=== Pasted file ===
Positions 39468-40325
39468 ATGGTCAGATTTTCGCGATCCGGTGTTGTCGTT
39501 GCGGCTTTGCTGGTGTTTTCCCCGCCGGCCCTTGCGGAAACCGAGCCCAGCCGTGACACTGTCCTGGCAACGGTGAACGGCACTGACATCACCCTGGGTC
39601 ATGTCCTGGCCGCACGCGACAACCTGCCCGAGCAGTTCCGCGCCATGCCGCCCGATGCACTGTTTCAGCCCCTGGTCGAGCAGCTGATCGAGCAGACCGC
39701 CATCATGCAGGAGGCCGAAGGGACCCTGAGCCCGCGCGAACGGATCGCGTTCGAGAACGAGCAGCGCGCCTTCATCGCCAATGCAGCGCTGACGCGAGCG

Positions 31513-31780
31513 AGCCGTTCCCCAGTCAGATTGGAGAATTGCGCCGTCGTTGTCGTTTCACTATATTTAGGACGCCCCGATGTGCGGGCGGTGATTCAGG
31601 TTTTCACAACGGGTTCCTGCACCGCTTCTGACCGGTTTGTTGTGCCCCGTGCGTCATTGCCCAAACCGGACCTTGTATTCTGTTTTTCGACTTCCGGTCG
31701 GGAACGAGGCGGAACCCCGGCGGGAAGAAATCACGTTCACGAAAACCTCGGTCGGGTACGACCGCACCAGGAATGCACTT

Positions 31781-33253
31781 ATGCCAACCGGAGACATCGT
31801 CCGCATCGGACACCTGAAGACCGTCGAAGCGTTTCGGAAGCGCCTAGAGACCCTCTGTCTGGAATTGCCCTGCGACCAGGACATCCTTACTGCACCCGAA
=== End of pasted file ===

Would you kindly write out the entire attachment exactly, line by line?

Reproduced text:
Positions 39468-40325
39468 ATGGTCAGATTTTCGCGATCCGGTGTTGTCGTT
39501 GCGGCTTTGCTGGTGTTTTCCCCGCCGGCCCTTGCGGAAACCGAGCCCAGCCGTGACACTGTCCTGGCAACGGTGAACGGCACTGACATCACCCTGGGTC
39601 ATGTCCTGGCCGCACGCGACAACCTGCCCGAGCAGTTCCGCGCCATGCCGCCCGATGCACTGTTTCAGCCCCTGGTCGAGCAGCTGATCGAGCAGACCGC
39701 CATCATGCAGGAGGCCGAAGGGACCCTGAGCCCGCGCGAACGGATCGCGTTCGAGAACGAGCAGCGCGCCTTCATCGCCAATGCAGCGCTGACGCGAGCG

Positions 31513-31780
31513 AGCCGTTCCCCAGTCAGATTGGAGAATTGCGCCGTCGTTGTCGTTTCACTATATTTAGGACGCCCCGATGTGCGGGCGGTGATTCAGG
31601 TTTTCACAACGGGTTCCTGCACCGCTTCTGACCGGTTTGTTGTGCCCCGTGCGTCATTGCCCAAACCGGACCTTGTATTCTGTTTTTCGACTTCCGGTCG
31701 GGAACGAGGCGGAACCCCGGCGGGAAGAAATCACGTTCACGAAAACCTCGGTCGGGTACGACCGCACCAGGAATGCACTT

Positions 31781-33253
31781 ATGCCAACCGGAGACATCGT
31801 CCGCATCGGACACCTGAAGACCGTCGAAGCGTTTCGGAAGCGCCTAGAGACCCTCTGTCTGGAATTGCCCTGCGACCAGGACATCCTTACTGCACCCGAA